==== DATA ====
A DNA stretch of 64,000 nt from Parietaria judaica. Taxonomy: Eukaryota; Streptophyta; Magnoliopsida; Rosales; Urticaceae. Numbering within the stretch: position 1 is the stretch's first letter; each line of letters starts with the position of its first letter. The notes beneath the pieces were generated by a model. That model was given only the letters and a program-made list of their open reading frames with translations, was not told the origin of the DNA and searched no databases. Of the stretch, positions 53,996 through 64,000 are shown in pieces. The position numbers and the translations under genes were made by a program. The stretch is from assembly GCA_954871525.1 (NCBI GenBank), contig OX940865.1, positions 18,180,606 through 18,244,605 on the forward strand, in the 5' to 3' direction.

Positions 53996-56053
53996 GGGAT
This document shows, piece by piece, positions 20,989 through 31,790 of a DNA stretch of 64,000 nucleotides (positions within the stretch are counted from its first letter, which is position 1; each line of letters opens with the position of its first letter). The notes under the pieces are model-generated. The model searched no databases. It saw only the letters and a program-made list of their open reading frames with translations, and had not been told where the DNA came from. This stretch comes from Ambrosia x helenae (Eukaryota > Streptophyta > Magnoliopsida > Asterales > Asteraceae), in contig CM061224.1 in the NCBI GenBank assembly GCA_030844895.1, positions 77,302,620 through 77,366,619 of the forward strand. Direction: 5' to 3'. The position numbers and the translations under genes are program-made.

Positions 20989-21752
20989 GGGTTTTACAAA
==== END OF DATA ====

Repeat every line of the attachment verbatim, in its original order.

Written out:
A DNA stretch of 64,000 nt from Parietaria judaica. Taxonomy: Eukaryota; Streptophyta; Magnoliopsida; Rosales; Urticaceae. Numbering within the stretch: position 1 is the stretch's first letter; each line of letters starts with the position of its first letter. The notes beneath the pieces were generated by a model. That model was given only the letters and a program-made list of their open reading frames with translations, was not told the origin of the DNA and searched no databases. Of the stretch, positions 53,996 through 64,000 are shown in pieces. The position numbers and the translations under genes were made by a program. The stretch is from assembly GCA_954871525.1 (NCBI GenBank), contig OX940865.1, positions 18,180,606 through 18,244,605 on the forward strand, in the 5' to 3' direction.

Positions 53996-56053
53996 GGGAT
This document shows, piece by piece, positions 20,989 through 31,790 of a DNA stretch of 64,000 nucleotides (positions within the stretch are counted from its first letter, which is position 1; each line of letters opens with the position of its first letter). The notes under the pieces are model-generated. The model searched no databases. It saw only the letters and a program-made list of their open reading frames with translations, and had not been told where the DNA came from. This stretch comes from Ambrosia x helenae (Eukaryota > Streptophyta > Magnoliopsida > Asterales > Asteraceae), in contig CM061224.1 in the NCBI GenBank assembly GCA_030844895.1, positions 77,302,620 through 77,366,619 of the forward strand. Direction: 5' to 3'. The position numbers and the translations under genes are program-made.

Positions 20989-21752
20989 GGGTTTTACAAA